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Morning Call: pick of the papers

The ten must-read comment pieces from this morning's papers.

The ten must-read comment pieces from this morning's papers.

1. Ed Miliband is proving himself to be a brave and adroit leader (Daily Telegraph)

If the Labour leader is remembered for nothing else, his stand on Syria changed the course of history, says Peter Oborne. 

2. Your bank really isn't a venerable institution, is it? So ditch it (Guardian)

The banks' malpractice has become normalised, but if we still remain loyal to them it's no surprise they don't clean up their act, writes Zoe Williams.

3. Everyone benefits from free school meals (Daily Telegraph)

Pilot projects of Nick Clegg's scheme showed improved academic performance and better behaviour, writes Jemima Lewis.

4. Beijing’s net crackdown will be tested (Financial Times)

Chinese cyberspace has become a Wild West of discussion, mockery and information-sharing, writes David Pilling. 

5. Nick Clegg speech: powered up (Guardian)

A newly authoritative and assured Lib Dem leader laid out an unapologetic account of the past and a bold plan for the future, says a Guardian editorial.

6. Tilting at windmills: Even Tory supporters want Mr Osborne to go green (Independent)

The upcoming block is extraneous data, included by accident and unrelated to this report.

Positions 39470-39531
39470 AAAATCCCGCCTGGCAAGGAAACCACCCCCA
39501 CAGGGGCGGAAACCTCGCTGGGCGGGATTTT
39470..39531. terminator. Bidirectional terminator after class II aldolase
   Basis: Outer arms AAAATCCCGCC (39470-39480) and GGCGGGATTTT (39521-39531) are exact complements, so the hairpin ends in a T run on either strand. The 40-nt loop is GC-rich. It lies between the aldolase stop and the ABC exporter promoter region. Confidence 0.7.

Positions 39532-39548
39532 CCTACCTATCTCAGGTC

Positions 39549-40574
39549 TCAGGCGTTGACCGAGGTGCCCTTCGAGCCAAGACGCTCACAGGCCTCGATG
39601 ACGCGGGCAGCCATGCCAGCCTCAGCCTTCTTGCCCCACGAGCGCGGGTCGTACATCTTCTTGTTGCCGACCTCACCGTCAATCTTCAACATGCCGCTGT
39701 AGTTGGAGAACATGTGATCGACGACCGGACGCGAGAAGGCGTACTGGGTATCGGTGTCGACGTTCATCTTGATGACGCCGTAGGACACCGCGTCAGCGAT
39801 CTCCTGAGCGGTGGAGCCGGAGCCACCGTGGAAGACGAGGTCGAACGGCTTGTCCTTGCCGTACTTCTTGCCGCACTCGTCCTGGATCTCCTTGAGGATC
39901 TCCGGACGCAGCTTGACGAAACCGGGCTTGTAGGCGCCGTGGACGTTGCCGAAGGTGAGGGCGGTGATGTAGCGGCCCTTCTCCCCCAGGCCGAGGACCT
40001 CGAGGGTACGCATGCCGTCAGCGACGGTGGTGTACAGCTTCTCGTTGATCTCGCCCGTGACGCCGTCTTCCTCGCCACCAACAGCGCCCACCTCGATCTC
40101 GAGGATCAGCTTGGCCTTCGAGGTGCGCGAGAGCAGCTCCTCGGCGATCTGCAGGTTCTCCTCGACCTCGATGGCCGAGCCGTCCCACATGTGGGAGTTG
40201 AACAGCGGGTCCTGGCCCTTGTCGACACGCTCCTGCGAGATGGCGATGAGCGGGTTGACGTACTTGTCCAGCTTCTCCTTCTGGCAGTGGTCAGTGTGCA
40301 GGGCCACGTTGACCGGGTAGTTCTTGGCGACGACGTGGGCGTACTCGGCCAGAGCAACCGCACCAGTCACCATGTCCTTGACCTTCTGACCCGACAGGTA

Britain is unusually well-placed to build a booming wind power industry, writes Tom Bawden. 

7. Why Labour must rule out an EU referendum now (Guardian)

Committing to an in/out referendum would de disastrous for Labour's election prospects – and the country's economic ones, says Julian Priestley.

8. Nick Clegg’s quip he’ll fight up to four more elections sounds more threat than promise (Daily Mirror)

Clegg taking credit for anything good the coalition does, while refusing to share blame for bad, isn’t persuading voters, says Kevin Maguire. 

9. How a sex change made me less of a bigot (Times)

When Bradley became Chelsea Manning I laughed — until the transgender truth shut me up for good, writes David Aaronovitch.

10. And still Andrew Mitchell waits for justice (Daily Telegraph)

If only the Met could act with the efficiency displayed by officers on the Downing St gates, writes Dan Hodges.